Activity reports Other

First International Symposium of 2022

event date: July 14, 2022 July 14, 2022
Panel discussion

On July 14, 2022 (Thursday), an international symposium was held online on the topic of “The Labor-Management Response to the COVID-19 Pandemic Against the Backdrop of Constructive Industrial Relations.” A total of forty six people, including Japanese trade union officials, company personnel, academics, and the press, participated in the event.   Trade union representatives from Cambodia and China, employer representatives from Cambodia, and experts from Japan were invited to speak at the symposium, which featured reports from the respective attendees as well as a panel discussion.

After opening remarks by JILAF President Yasunobu Aihara, the trade union representatives from Cambodia and China and employer representatives from Cambodia gave a report on their respective countries. Following this, a panel discussion was conducted with JILAF President Aihara as its coordinator. In attendance was Tomoaki Ishii, a professor of the School of Commerce and a representative of the Institute of Transnational Labour Studies at Meiji University.

<Reports on Each Country & Panel Discussion> Summary
[Report on Cambodia: Cambodian Council of the ITUC]
In Cambodia, a space for dialogue is a tripartite discussion where the government also participates. Cambodia has various laws for building good industrial relations, and notably during the COVID-19 pandemic, various measures were taken nationwide to prevent the spread of the virus. In order to implement measures against the spread of COVID-19, it is essential to have constructive and good industrial relations. However, there are still limits to enforcing health, safety, and law compliance on site, which poses an issue. Nonetheless, we see the COVID-19 pandemic as a good opportunity to make Cambodian laws even better. In addition, labor and management and the Labor Advisory Committee are actually conducting activities more actively than before the pandemic. In order to build better industrial relations, we would like to propose that it is necessary to increase cooperation between employers and trade unions on site, to have all parties involved work sincerely, and to encourage negotiations for many labor agreements across all fields.

[Report on Cambodia: Cambodian Federation of Employers and Business Associations]
During the COVID-19 pandemic, various measures were taken in Cambodia. Among them, vaccination was especially recommended, which allowed Cambodia to achieve the highest vaccination rate in Southeast Asia. When it comes to industrial relations, labor and management cooperated in measures against COVID-19. In order to continue business, labor and management did not suspend employment contracts, but instead agreed to temporarily cut wages, and promoted working remotely among other methods. To build even better industrial relations in the future, it is necessary to change the mindset. Labor and management must trust each other as partners in the industrial world, and this trust will serve as the foundation for effective dialogue.

[Report on China: All-China Federation of Trade Unions]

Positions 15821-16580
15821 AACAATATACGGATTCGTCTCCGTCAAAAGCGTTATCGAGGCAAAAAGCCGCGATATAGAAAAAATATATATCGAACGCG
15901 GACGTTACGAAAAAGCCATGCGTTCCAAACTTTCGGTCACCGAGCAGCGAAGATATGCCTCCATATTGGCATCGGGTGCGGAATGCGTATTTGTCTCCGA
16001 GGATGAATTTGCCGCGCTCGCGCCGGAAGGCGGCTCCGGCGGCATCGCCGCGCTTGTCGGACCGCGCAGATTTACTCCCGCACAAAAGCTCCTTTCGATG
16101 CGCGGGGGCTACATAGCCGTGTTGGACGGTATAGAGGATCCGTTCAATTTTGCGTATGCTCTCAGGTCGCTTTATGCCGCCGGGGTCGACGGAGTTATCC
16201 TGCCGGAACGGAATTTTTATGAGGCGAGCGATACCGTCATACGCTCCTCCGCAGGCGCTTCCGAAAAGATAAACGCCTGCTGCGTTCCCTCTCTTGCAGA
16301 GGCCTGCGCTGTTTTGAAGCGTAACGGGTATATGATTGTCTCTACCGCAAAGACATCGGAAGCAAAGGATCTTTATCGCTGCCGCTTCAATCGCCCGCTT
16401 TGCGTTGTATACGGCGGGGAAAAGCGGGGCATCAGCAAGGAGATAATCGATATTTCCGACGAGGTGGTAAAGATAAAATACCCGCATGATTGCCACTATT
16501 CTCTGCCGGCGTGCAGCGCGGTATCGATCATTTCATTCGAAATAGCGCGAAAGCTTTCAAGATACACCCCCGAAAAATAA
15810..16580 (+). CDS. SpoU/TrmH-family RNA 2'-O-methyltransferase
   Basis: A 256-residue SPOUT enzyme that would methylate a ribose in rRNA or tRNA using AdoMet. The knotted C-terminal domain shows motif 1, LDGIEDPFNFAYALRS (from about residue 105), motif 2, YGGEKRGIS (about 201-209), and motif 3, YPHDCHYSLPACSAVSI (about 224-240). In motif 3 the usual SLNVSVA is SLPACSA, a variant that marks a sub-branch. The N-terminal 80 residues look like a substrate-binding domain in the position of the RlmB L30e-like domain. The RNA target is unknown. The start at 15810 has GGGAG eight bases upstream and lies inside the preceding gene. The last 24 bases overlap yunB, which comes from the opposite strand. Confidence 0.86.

Since the beginning of this year, cases of COVID-19 in China has remained relatively low on the mainland, despite the spread of the virus in Shanghai. This is due to the government’s zero-COVID policy. The zero-COVID policy manages the spread of the virus by immediately cutting off any route of infection when a person becomes infected. This restricts the movement of some people, but allows many others to maintain their daily lives and economic activities. Although the government has enabled the resumption of economic activities while balancing infection control measures and economic development, it is a fact that the COVID-19 pandemic has dealt a heavy blow to China’s economy and employment. As a result of the decline in workers in the manufacturing and construction industries, which were hit hard by the COVID-19 pandemic, various flexible employment options and new forms of employment such as platform work have emerged. Those who work these types of jobs make up just under 30% of the total working population. In addition, after resuming production following the end of the lockdown initiated due to the COVID-19 pandemic, financial difficulties caused reshuffling of personnel, wage cuts, and other negative effects, which in turn created frequent labor disputes. In particular, the food service, tourism, and accommodation industries have suffered greatly due to the COVID-19 pandemic. However, on the other hand, industries such as live streaming and online software development have grown significantly. To resolve labor disputes, the Chinese government and the All-China Federation of Trade Unions have established regulations on employment and wages during the COVID-19 pandemic. As a result, the number of labor disputes arising is decreasing gradually. Along with working to reduce corporate costs and stabilize employment during the COVID-19 pandemic, the All-China Federation of Trade Unions is also implementing measures for struggling companies and workers, such as adjusting remuneration and shortening work hours through a shift system, and offering support for such changes. In one case, a company overcame the difficult situation they were in through a tripartite discussion that led them to cut the wages of their upper management by 50%, without cutting the wages of their workers. In difficult situations, it is important for labor and management to make compromises and help each other for their mutual benefit.